- Published: April 8, 2013
- Written by Chris Meehan
Mosaic, which is using crowdfunding to develop solar and other clean energy projects, today (April 8) unveiled $100 million in solar projects that Californians can invest in directly. At the same time it launched its first offering in what it is calling the Golden State Series of solar projects in California, crowdfunding a 114 kilowatt array on the Ronald McDonald House in San Diego. The $157,750 project was funded within hours of its offering, signifying the public’s interest in supporting solar projects.
Mosaic is getting more U.S. citizens to invest directly in solar projects. This is occurring as companies are trying to figure out new financing mechanisms for solar, like creating bonds and securities. Such tools will help lower the cost of solar because they can offer long-term returns at lower interest rates than the short-term, higher interest rate loans that banks and some other institutional investors are looking for. Bonds and securities will also attract new types of investors to solar project financing, investors like insurance companies and retirement funds, which are looking for stable, long-term returns.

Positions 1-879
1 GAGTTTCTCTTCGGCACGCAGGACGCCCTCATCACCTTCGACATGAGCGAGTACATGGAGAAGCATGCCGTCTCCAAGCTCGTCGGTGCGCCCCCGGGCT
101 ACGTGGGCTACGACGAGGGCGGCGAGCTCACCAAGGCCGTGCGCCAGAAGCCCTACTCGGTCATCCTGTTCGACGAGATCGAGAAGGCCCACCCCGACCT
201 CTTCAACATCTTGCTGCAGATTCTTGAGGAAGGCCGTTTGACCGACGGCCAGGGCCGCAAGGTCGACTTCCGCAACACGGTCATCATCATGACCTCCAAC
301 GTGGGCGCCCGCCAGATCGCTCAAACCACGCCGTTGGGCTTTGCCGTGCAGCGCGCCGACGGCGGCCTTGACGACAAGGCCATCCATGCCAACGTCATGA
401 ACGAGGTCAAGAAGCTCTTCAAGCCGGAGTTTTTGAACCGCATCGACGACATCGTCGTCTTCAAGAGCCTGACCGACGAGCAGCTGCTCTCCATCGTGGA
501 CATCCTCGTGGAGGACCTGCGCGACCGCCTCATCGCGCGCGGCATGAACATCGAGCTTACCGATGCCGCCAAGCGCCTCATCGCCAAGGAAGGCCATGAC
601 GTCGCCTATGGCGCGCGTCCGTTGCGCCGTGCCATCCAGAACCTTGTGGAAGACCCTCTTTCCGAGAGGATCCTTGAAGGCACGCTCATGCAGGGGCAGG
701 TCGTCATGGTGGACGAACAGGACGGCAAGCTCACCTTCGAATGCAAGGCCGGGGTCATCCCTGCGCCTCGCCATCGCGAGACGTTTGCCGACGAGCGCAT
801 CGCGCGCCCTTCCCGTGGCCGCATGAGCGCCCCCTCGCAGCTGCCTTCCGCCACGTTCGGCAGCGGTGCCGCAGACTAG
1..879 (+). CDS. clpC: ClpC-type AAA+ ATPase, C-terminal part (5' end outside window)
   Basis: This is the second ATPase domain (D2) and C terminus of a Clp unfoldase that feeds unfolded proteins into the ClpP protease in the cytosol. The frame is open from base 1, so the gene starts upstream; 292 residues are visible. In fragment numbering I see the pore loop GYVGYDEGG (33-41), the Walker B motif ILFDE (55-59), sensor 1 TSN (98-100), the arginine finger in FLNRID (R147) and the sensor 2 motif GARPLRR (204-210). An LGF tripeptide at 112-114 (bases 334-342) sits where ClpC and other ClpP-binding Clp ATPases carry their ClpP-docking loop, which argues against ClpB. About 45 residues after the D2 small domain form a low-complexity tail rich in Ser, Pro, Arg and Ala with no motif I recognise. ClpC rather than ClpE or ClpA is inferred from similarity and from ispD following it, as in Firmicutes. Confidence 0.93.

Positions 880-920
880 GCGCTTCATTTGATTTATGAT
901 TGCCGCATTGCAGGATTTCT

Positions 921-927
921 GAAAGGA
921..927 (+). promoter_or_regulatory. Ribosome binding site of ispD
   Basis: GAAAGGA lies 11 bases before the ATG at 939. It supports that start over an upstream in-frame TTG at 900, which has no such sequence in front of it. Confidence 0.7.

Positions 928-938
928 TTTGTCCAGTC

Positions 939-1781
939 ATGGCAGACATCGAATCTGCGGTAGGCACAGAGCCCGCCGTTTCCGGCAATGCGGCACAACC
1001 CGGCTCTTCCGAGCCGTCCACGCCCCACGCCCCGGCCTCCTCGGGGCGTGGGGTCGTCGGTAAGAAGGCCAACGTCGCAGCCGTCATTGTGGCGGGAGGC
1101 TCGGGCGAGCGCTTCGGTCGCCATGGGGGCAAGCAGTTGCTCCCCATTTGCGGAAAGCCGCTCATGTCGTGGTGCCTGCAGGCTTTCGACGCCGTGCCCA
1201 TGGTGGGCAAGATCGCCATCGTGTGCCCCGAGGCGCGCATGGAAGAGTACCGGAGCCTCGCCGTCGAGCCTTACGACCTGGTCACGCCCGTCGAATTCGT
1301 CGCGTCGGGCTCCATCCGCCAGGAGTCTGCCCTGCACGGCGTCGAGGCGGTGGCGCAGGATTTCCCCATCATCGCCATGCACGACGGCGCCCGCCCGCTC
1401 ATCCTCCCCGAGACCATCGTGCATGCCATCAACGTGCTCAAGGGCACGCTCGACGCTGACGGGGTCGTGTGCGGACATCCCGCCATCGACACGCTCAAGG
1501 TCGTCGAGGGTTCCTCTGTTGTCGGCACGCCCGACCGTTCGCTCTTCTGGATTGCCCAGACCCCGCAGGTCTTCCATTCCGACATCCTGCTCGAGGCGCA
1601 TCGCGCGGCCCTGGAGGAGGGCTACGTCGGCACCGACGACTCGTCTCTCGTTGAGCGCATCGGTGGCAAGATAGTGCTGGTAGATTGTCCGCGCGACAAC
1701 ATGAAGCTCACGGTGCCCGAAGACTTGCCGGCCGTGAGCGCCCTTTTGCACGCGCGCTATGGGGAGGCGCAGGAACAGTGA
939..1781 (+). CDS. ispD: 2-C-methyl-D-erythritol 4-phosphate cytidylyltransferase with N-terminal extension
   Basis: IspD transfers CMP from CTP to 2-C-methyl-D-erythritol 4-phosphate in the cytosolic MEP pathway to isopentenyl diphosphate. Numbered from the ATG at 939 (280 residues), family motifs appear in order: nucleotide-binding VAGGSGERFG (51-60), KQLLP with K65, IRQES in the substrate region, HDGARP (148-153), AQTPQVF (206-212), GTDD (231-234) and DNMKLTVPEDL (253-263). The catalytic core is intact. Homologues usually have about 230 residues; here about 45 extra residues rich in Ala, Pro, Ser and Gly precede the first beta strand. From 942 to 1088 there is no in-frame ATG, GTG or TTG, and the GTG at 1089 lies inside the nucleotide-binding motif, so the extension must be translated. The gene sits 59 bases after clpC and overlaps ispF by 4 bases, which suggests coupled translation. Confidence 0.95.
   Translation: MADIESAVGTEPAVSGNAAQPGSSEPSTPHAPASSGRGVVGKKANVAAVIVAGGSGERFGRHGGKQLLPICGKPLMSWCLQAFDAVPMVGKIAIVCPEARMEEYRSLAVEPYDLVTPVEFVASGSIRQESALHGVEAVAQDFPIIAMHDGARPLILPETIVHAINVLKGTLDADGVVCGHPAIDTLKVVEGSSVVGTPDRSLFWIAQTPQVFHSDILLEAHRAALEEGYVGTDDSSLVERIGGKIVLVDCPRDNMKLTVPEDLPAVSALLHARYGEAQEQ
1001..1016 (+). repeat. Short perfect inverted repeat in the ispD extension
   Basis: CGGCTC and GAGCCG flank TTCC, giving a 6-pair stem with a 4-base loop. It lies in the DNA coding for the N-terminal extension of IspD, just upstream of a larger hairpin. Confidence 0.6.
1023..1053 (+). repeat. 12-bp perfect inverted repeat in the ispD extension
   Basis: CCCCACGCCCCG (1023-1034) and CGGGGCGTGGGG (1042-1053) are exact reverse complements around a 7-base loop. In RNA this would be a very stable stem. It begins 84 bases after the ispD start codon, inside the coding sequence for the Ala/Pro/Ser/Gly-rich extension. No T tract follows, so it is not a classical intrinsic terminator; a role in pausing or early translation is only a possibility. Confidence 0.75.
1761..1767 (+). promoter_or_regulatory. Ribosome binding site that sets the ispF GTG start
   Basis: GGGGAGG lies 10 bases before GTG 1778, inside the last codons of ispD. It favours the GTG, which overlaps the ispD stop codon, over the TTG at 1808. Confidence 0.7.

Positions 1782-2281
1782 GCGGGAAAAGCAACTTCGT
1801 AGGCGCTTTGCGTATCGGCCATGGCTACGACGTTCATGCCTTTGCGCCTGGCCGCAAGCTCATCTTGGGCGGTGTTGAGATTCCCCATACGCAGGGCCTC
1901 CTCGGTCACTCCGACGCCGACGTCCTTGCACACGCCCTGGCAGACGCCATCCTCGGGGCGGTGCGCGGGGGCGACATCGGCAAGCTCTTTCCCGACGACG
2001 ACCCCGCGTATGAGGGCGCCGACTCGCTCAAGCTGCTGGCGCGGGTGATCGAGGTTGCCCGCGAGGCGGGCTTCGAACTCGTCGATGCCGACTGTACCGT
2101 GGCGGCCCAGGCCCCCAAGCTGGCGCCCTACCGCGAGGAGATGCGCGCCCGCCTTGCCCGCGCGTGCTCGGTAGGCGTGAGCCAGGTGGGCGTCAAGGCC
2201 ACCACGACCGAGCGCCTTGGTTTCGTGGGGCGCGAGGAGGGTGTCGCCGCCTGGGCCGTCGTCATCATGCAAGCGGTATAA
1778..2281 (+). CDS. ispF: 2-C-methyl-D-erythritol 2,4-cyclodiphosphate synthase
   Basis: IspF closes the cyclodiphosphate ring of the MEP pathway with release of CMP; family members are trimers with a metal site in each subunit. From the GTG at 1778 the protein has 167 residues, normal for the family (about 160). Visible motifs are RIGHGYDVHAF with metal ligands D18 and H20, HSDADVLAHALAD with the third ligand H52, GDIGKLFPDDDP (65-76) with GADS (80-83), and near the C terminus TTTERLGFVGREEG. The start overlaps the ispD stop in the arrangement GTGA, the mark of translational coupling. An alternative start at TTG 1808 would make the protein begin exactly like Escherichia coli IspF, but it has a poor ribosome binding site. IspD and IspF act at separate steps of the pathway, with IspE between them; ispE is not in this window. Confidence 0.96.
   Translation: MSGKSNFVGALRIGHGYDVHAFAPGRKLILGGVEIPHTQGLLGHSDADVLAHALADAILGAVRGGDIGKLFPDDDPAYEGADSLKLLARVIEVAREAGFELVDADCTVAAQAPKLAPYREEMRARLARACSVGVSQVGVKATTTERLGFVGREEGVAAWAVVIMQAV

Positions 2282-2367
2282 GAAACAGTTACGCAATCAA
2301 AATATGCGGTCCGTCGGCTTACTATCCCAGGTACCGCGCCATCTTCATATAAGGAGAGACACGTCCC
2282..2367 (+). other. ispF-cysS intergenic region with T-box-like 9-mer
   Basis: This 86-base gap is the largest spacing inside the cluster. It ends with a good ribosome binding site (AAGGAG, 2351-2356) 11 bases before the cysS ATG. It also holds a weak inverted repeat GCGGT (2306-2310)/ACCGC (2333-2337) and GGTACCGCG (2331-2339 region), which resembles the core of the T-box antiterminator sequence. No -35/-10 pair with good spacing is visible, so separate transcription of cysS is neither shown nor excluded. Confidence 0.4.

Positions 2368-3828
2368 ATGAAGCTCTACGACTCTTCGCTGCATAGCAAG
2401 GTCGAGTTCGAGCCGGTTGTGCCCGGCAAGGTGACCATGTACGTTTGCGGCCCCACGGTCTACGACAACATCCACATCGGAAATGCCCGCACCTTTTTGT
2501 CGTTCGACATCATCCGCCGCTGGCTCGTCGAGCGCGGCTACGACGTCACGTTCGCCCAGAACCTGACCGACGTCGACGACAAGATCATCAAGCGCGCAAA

“California has always been a leader in solar energy. We’re thrilled that now any resident of California can invest directly into solar energy for as little as $25,” said Billy Parish, President & Co-founder of Mosaic.
The Ronald McDonald House project is anticipated to offer at 4.5 percent annual return on investment. It will have a 117-month term—nearly 10 years, according to Mosaic.
Thus far the company’s offerings to the public have received a lot of interest. When it made three offerings in California this January, all were completely funded within 24-hours. In all, people ponied up to invest $300,000 in the projects.
Now that Mosaic received approval from securities regulators, it can start offering its Golden State Series of projects to Californians for investment. However, it has not named all the projects it plans to offer to the public at this point.
To make sure that the industry and new investor interest in it is continuing to grow Mosaic is working with other companies as part of the truSolar working group. The companies, which include Standard & Poor’s, DuPont and Distributed Sun, are working on ways to efficiently evaluated projects to ensure quality while reducing the time it takes to bring solar projects to investors.